reason for keeping the language name. :-)
To: [log in to unmask]
Subject: Terkunan: revision: /a i u/ in unstressed syllables
FCC: ~/Mail/Sent
--text follows this line--
Hi!

After reading a lot about Portuguese recently, I started to think
about Terkunan again.  One of my favorite sound shifts, most prominent
in Romance in Portuguese, Catalan, and Southern Italian dialects like
Sicilian and Calabrese, had not been implemented yet in Terkunan,
because I faced some problems.  I am talking about the reduction of
unstressed vowels to /a i u/, meaning e>i and o>u in unstressed
syllables.

So, the problems in Terkunan were the following: first of all, I do
not want Terkunan stems to ever change spelling, and they should be
written phonetically, but because the stress shifts when endings are
attached, the /a i u/ rule would change the pronunciation of same stem
vowels:

    solu    + (a)t  > solut     'solved'  (participle)
    ['solu] + [t]   > [su'lut]

OK, so with this rule, the conflict is unavoidable, I cannot have
both: same spelling and same pronunciation. I have to live with it,
otherwise I cannot have the /a i u/ reduction.  The compromise is to
write _e_ or _o_ whenever there is a form of the stem where they are
actually pronounced as /e/ or /o/.  All vowels that are *always*
reduced will be written as _i_ or _u_.  Since stress is determined
from the end of the word, only endings can shift the stress and the
stress can only move towards the end, so all vowels *before* the
stress of the plain stem will be written with only _a i u_.

The stress rule is simple: if the ultimate is closed, it is stressed,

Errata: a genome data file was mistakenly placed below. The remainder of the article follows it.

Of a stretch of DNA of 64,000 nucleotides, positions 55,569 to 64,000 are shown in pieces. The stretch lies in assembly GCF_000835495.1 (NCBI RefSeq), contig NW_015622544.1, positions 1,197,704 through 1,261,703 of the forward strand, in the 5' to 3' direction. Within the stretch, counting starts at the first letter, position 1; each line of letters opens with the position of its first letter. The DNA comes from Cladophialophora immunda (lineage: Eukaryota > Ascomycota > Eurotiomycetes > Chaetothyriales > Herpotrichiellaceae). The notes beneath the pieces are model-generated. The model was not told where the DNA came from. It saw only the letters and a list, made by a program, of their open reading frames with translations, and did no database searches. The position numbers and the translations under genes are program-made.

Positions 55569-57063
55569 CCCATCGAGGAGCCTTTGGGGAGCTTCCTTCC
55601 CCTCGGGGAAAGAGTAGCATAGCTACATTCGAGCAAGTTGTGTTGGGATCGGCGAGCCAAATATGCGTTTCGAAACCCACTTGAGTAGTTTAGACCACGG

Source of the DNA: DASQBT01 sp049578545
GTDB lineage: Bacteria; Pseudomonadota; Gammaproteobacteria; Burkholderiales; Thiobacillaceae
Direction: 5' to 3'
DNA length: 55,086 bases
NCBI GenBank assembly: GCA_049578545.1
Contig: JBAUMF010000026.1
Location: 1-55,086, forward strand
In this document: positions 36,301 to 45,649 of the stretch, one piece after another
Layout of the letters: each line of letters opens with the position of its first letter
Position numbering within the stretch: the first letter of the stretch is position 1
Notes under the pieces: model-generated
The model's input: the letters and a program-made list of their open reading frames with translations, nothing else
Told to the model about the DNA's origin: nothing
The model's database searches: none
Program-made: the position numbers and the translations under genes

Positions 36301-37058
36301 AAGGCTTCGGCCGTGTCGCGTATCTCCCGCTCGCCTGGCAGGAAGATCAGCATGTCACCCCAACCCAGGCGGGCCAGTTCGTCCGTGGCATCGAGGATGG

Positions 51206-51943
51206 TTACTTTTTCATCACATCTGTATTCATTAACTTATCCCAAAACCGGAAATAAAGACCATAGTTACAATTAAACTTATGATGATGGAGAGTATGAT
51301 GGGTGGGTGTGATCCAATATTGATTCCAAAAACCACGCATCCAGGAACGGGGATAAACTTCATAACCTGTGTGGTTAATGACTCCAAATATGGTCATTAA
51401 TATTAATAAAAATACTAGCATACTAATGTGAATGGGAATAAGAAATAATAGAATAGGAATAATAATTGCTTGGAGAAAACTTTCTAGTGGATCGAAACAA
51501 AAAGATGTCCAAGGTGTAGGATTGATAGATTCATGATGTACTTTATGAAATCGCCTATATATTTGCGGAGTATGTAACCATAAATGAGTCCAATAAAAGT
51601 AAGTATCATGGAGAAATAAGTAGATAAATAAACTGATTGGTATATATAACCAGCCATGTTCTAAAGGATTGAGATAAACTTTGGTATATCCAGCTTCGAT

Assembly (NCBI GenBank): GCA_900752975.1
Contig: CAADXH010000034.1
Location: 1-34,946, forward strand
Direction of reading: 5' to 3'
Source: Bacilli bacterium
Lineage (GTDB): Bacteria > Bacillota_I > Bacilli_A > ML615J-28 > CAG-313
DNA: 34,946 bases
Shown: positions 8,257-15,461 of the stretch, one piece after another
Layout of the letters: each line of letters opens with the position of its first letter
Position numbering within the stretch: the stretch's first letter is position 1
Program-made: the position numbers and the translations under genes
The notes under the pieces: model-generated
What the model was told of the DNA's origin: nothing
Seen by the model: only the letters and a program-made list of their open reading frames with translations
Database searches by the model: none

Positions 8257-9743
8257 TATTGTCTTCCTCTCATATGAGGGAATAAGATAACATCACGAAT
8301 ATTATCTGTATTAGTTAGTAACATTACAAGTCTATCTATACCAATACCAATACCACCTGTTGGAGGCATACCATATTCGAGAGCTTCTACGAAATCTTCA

otherwise the penultimate is.  Some examples:

   OLD       NEW
   'solu     'solu    'to solve'
   bro'kan   bru'kan  'volcano'

So, my decisions stands: no spelling changes for stems; the compromise
means writing of Terkunan requires knowledge of the stems and is not
purely phonetic anymore.  I must live with that.

Second problem: usually, all original inflection endings drop, usually
including the thematic vowel (e.g. 'not' < NOCTEM).  The current
language requires an epenthetic _e_ from an earlier /@/ on words with
some voiced consonants and most clusters, which cannot end a word.
Some examples:

   mange  < *mang@   'to eat
   deve   < *dev@    'to have to'

These vowels drop when a vocalic ending is added:

   mange + (a)t  >  mangat 'eaten (participle)
   ave   + (a)t  >  avat   'had   (participle)

OK, yes, 'avat' sounds strange to Romance afficionados, I know.  Could
be fixed by retaining a final -i.  Ignore that for now, please.  Some
verbs do end in -i because of a retained glide or because of -i
conjugation:

   odi + (a)t  >  odit   'heard' (participle)

This is where the problem arises: -e and -i collapse to /i/ with the
new /a i u/ rule.  And I do not like stems being not written as they